Certain investors overestimate their ability and end up making irresponsible investment decisions, which they regret later. Their rational thinking does not hold good at certain times as the ability of markets to stay irrational for longer periods is higher than the ability of investors to stay liquid. Therefore, it is always smart to adopt a wait and watch approach.



In the above example, there are many instances where intermittent rallies have been bought into by investors. In most cases, they have been led to further declines. As investors tend to jump in earlier than necessary based on their beliefs rather than facts, they tend to get trapped, losing their liquidity and being unable to invest at the right moments. 

Takeaway –Do not try to time the market! Each crisis is new and might play out differently. Tread with caution and wait for a sustained recovery before investing rather than trying to catch a falling knife.

Each crisis is a lesson, but it doesn’t necessarily mean that all crises follow the same pattern. Biases are inherent for humans by nature and could be avoided with utmost discipline. Alternatively, these biases could be removed by eliminating the human aspect during decision making. Robot advisory platforms that use Artificial intelligence and complex algorithms could be the way to go in the future to avoid biases.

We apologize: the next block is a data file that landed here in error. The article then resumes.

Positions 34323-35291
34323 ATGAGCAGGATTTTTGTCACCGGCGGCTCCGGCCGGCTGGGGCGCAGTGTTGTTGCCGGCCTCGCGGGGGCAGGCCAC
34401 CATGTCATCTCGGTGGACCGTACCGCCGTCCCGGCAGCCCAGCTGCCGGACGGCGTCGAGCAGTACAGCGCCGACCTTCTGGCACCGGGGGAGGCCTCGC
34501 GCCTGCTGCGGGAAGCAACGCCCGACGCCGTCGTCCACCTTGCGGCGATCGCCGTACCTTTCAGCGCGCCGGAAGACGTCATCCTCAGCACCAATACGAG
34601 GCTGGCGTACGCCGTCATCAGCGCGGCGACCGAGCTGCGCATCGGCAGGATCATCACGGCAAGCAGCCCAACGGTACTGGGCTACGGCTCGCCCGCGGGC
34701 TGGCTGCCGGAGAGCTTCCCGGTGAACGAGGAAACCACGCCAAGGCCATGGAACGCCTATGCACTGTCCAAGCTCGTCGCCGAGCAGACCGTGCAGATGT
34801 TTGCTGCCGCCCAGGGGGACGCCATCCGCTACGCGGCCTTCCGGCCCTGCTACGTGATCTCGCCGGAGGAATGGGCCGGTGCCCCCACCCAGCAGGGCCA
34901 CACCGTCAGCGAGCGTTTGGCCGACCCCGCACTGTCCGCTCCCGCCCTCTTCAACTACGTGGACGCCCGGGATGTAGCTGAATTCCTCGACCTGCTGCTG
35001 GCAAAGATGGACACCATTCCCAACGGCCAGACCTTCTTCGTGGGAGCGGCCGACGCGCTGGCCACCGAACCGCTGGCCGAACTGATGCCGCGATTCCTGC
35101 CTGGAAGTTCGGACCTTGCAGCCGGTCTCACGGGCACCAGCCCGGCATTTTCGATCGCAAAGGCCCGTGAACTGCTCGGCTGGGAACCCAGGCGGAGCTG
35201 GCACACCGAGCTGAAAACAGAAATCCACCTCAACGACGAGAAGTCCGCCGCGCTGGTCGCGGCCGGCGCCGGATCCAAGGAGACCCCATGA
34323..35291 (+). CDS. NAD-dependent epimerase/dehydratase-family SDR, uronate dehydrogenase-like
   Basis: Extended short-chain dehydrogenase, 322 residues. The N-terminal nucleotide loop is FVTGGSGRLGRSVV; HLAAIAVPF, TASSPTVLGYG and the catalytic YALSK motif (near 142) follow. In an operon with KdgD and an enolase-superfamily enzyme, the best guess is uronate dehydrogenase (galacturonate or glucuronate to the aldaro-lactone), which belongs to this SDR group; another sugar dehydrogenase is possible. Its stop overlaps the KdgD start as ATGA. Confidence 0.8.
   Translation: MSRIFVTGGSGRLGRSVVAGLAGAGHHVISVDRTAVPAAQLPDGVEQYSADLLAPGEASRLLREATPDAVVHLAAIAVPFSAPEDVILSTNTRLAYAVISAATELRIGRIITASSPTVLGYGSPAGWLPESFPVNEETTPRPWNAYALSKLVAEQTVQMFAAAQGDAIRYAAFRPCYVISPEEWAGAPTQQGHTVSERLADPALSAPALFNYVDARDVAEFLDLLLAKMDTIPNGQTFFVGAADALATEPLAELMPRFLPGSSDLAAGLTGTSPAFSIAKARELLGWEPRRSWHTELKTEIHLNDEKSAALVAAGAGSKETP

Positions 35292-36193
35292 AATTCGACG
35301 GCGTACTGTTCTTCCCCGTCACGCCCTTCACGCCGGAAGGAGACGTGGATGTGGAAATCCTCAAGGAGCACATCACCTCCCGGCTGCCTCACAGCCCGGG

Tags:  equity, investors

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Institutional investors and real estate portfolios

Date : 15/09/2019
Author:  Muaz Al-Ateeqi

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Institutional investors are the biggest investors in any market. They are the whales of the market and can play the role of market maker, such as; pensions fund, hedge funds, insurance companies, mutual funds and sovereign wealth funds. For such institutions, they tend to look for steady growth, low risk and long-term investments.